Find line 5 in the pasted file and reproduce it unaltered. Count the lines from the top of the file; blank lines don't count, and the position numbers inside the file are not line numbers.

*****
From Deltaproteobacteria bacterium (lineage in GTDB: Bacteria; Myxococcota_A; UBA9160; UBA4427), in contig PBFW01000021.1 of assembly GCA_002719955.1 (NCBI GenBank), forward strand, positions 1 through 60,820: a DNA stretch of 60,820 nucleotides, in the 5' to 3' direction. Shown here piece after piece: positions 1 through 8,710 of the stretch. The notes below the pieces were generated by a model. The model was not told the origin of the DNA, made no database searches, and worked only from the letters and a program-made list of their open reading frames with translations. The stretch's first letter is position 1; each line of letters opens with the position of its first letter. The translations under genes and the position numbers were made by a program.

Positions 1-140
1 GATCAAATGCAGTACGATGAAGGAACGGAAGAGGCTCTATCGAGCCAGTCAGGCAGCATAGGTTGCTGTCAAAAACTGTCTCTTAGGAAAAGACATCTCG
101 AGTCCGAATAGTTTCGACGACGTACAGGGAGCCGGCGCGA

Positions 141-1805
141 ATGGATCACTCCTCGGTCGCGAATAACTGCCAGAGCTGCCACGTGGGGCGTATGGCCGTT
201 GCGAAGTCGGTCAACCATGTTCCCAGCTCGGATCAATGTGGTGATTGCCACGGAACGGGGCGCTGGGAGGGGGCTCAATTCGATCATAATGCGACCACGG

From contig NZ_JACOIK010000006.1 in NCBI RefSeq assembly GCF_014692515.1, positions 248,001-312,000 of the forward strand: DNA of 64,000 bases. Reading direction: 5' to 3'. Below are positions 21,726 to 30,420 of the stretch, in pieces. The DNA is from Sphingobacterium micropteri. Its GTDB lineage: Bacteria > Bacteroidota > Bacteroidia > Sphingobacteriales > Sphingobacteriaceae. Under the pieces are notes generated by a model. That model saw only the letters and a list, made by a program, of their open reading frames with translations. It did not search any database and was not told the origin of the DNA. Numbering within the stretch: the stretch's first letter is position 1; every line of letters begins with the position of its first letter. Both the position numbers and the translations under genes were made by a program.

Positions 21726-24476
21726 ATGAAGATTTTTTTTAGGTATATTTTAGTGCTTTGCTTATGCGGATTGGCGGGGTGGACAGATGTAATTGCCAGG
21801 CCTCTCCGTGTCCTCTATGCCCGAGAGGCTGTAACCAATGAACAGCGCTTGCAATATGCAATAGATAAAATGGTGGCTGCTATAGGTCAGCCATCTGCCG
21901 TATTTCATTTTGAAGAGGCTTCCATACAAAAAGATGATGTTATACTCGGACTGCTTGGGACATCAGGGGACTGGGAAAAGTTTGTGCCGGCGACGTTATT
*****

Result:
Positions 141-1805